Rounding Out the Pitching Staff with the Rest of the Boys…..

In 1912, the Boston Red Sox pitchers pitched a total of 1,362 innings. The five gentlemen we have already met, Wood, Bedient, O’Brien, Collins and Hall pitched 1, 241 of them! However there were six other pitchers who saw action at Fenway Park in 1912 and they accounted for the remaining 121 innings. So let’s meet them in order of innings worked.

First off is Mr. Larry Pape. Pape appeared in 13 games for the Red Sox in 1912, starting two of them. He was 1-1 and hurled a total of 46 2/3 innings. His major league career lasted three years, all with Boston and ended following the 1912 season. He never pitched in the World Series and he passed away in 1918 on his 33rd birthday, a victim of stomach cancer.

Next is Mr. Eddie Cicotte. Cicotte pitched for the Red Sox from 1908 into 1912. He displayed flashes of brilliance however, he never quite developed the way Red Sox ownership felt he should. He fell into disfavor and after a 1-3 start in 1912 he was sold to the White Sox in July of Fenway’s inaugural season. He earned the moniker “Knuckles” as he was one of the first big league pitchers to master the knuckleball and he also gained infamy during the “Black Sox” scandal of 1919 when he took $10,000 from gamblers to tank the World Series. One of the “eight men out” banned from baseball forever, he lived out his years as a strawberry farmer in Michigan. “I did wrong” he said “and I paid for it for 45 years.” When he died in 1969, his death certificate read, occupation, baseball player.

Benjamin Harrison Van Dyke (no relation to Dick of TV and movie fame) pitched in five major league baseball games. Three of them, totaling 14 1/3 innings, for the Boston Red Sox in Fenway Park’s birth year, 1912. He had no career decisions.

John Francis Bushelman’s career was a bit longer than Benny Van Dyke’s. He pitched three seasons for a total of 26 2/3 innings but history will record that he notched one major league win, coming during Fenway Park’s very first season. Jack toiled for nine seasons in the minor leagues winning 115 games.

Douglass Weldon Smith’s major league baseball career began and ended on July 10, 1912, a three inning stint at Fenway Park against the Detroit Tigers in which he surrendered one run. He was not involved in the decision, a 6-5 Tigers win. He never pitched in the minor leagues.

Joe Wood (L) and Casey Hageman.

Kurt Moritz “Casey” Hageman, was another with an abbreviated major league baseball career. He pitched in three seasons with the Red Sox, Cardinals and Cubs amassing a 3-7 record in 32 games. His contribution to the 1912 Boston Red Sox totaled one and one third inning pitched. Casey pitched seven seasons of minor league ball and while pitching for the Grand Rapids Stags in the Ohio State League in 1909, he fatally beaned Dayton second baseman Charles “Cupid” Pickney. No doubt a contributing factor to his abbreviated career.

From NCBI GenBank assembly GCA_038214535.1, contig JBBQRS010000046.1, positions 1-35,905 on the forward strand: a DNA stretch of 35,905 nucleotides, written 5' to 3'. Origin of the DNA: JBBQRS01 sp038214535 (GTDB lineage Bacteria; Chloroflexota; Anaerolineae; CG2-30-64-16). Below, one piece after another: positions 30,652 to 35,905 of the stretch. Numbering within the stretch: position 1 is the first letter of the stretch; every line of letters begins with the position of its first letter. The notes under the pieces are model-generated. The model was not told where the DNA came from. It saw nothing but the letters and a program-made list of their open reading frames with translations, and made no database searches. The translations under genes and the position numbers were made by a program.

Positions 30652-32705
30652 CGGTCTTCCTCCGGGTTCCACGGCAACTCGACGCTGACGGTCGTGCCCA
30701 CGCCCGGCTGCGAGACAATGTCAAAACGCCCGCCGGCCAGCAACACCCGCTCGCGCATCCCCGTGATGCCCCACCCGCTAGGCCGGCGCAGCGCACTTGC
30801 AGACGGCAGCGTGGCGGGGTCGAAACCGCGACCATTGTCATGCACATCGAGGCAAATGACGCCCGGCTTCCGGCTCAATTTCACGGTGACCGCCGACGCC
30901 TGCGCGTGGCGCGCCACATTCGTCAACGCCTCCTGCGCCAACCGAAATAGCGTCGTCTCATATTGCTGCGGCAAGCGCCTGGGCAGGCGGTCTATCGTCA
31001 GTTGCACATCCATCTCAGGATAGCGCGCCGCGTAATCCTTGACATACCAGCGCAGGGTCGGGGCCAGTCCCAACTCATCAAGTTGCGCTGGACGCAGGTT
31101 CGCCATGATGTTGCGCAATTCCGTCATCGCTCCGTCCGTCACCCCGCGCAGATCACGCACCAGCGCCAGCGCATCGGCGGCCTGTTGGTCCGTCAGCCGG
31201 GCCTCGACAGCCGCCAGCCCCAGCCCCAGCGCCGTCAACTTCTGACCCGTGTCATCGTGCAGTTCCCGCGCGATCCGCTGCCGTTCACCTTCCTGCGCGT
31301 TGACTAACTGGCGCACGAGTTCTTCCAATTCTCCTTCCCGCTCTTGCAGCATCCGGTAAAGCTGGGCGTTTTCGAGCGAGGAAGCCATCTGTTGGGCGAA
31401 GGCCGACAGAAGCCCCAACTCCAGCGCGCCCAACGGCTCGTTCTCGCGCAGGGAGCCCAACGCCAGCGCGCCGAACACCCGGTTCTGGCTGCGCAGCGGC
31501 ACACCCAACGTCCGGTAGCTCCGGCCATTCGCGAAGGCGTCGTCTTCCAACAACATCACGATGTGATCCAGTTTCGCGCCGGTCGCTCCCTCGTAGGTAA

“Smokey Joe Wood, “Buck” O’Brien, Hugh Bedient, Ray Collins and Charley Hall carried the pitching load for the 1912 World Champion Boston Red Sox. Together they threw 117 complete games and made 46 relief appearences.

However the names of: Larry Pape, Eddie Cicotte, Ben Van Dyke, Jack Bushelman, Doug Smith and Casey Hageman are forever etched in history as part of Fenway Park’s inaugural season. The season of 1912.

  And so it was at this time in Fenway Park history, 1912, her very first year.


About fenwaypark100

Hello and welcome, my name is Raymond Sinibaldi. An educator for more than two decades, a baseball fan for nearly 60 years, I have authored four books about baseball and her glorious history; with a fifth on the way in late spring of 2015; the first, The Babe in Red Stockings which was co-authored with Kerry Keene and David Hickey. It is a chronicle of Babe's days with the Red Sox. We also penned a screenplay about Babe's Red Sox days so if any of you are Hollywood inclined or would like to represent us in forwarding that effort feel free to contact me through my email. In 2012 we three amigos published Images of Fenway Park in honor of the 100th birthday of Fenway Park. That led to the creation of this blog. The following year, 2013 came my first solo venture, Spring Training in Bradenton and Sarasota. This is a pictorial history of spring training in those two Florida cities. The spring of 2014 brought forth the 1967 Red Sox, The Impossible Dream Season. The title speaks for itself and it also is a pictorial history. Many of the photos in this book were never published before. The spring of 2015 will bring 1975 Red Sox, American League Champions. Another pictorial effort, this will be about the Red Sox championship season of 1975 and the World Series that restored baseball in America. I was fortunate enough to consult with sculptor Franc Talarico on the “Jimmy Fund” statue of Ted Williams which stands outside both Fenway Park and Jet Blue Park Fenway South, in Fort Myers Florida. That story is contained in the near 300 posts which are contained herein. This blog has been dormant for awhile but 2015 will bring it back to life so jump on board, pass the word and feel free to contact me about anything you read or ideas you may have for a topic. Thanks for stopping by, poke around and enjoy. Autographed copies of all my books are available here, simply click on Raymond Sinibaldi and email me.
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